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A research partnership will help producers reduce their feed costs

Concordia University and Elanco Animal Health have partnered to research new feed products that offer improvements in feed conversion and producer profit margins


Montreal, Que. – An animal health company and Concordia University’s Centre for Structural and Functional Genomics (CSFG) are partnering up to make feed for livestock go further.

Adrian Tsang, director of Concordia University’s Centre for Structural and Functional Genomics

Adrian Tsang, director of Concordia University’s Centre for Structural and Functional Genomics

Elanco Animal Health, a division of the global pharmaceutical firm Eli Lilly and Company, partnered up with the university to develop new enzyme

combinations for pork and poultry producers.

The university explains that appeasing the appetite of livestock doesn’t come cheap.

In fact, feed can eat up some 70 per cent of the cost of producing the pork and poultry we consume in Canada.

Yet as much as one quarter of that feed doesn’t actually do much, because the animals lack the enzymes that would allows them to digest it.

Delivering those enzymes is big business, amounting to $800 million a year globally – a number that is expected to grow steadily, by up to seven or eight per cent annually.

CSFG and Elanco Animal Health have received $6 million over three years in funding. The funding is part of Genome Canada’s Genomic Applications Partnership Program (GAPP). GAPP partners academic researchers with industry to translate innovations that are expected to have a considerable economic and social impact in the near future.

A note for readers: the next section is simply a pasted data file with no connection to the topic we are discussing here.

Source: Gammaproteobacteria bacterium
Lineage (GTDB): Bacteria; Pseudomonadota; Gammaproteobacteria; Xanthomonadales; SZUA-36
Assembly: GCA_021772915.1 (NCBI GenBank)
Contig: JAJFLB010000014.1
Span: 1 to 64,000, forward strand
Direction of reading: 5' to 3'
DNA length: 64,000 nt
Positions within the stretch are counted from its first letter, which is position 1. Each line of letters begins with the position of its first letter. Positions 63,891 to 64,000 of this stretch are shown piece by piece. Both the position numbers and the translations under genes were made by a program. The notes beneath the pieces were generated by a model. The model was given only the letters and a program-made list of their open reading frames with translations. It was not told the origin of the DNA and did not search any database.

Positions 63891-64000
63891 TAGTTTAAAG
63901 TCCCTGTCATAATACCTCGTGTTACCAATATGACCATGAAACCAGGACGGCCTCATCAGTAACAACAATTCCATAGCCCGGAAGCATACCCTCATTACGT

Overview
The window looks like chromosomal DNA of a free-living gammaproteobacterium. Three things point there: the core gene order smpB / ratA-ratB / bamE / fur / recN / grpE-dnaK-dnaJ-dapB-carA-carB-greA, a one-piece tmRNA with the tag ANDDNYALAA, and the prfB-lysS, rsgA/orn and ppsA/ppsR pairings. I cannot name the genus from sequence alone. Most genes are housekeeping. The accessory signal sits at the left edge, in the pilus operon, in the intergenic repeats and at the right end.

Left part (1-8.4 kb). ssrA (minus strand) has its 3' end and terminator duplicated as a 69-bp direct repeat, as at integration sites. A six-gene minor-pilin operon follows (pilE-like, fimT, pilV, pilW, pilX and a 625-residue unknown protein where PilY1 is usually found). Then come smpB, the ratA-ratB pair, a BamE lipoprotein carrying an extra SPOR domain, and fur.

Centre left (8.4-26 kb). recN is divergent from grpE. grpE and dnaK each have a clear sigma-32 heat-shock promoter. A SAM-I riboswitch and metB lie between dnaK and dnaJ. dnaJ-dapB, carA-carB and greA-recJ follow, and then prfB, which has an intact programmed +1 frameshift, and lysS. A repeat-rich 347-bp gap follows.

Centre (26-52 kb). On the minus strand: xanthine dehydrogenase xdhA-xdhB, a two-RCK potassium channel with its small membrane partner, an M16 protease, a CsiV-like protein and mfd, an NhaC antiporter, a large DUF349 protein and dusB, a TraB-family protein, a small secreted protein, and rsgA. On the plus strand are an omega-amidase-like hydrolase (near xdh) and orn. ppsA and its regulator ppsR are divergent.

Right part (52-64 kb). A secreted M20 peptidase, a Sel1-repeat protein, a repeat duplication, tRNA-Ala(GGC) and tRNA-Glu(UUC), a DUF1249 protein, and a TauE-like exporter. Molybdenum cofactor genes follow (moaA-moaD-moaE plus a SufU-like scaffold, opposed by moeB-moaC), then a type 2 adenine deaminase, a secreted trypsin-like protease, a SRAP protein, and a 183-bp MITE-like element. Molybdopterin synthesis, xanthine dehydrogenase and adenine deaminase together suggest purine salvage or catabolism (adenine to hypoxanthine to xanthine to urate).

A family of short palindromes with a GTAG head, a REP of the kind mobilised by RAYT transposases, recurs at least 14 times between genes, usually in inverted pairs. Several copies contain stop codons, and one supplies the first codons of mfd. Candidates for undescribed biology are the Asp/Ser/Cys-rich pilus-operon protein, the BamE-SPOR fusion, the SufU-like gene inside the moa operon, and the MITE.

The Concordia-Elanco project will begin by screening proprietary enzymes for the digestibility of common ingredients found in Canadian pork and poultry feed.

Image courtesy of Apolonia at FreeDigitalPhotos.net

Image courtesy of Apolonia at FreeDigitalPhotos.net

The goal is to create commercial products specially suited for the diverse Canadian feed market.

These products are expected to bring about significant improvements in feed conversion and improve producer profit margins.

The project also aims to help the global food chain deliver a safe, affordable food supply, which is critical as the world’s population continues to grow.

“Globally, 600 million tons of grain are used for swine and poultry feed each year, which take up more than 60 million hectares of valuable farmland,” says Adrian Tsang, director of CSFG.

“Our goal with this project is to reduce strain on the environment due to decreased animal waste, and to improve overall animal growth and health.”

Main photo by Genome Canada


Deanna Rosolen

Deanna Rosolen

Managing Editor, Food in Canada
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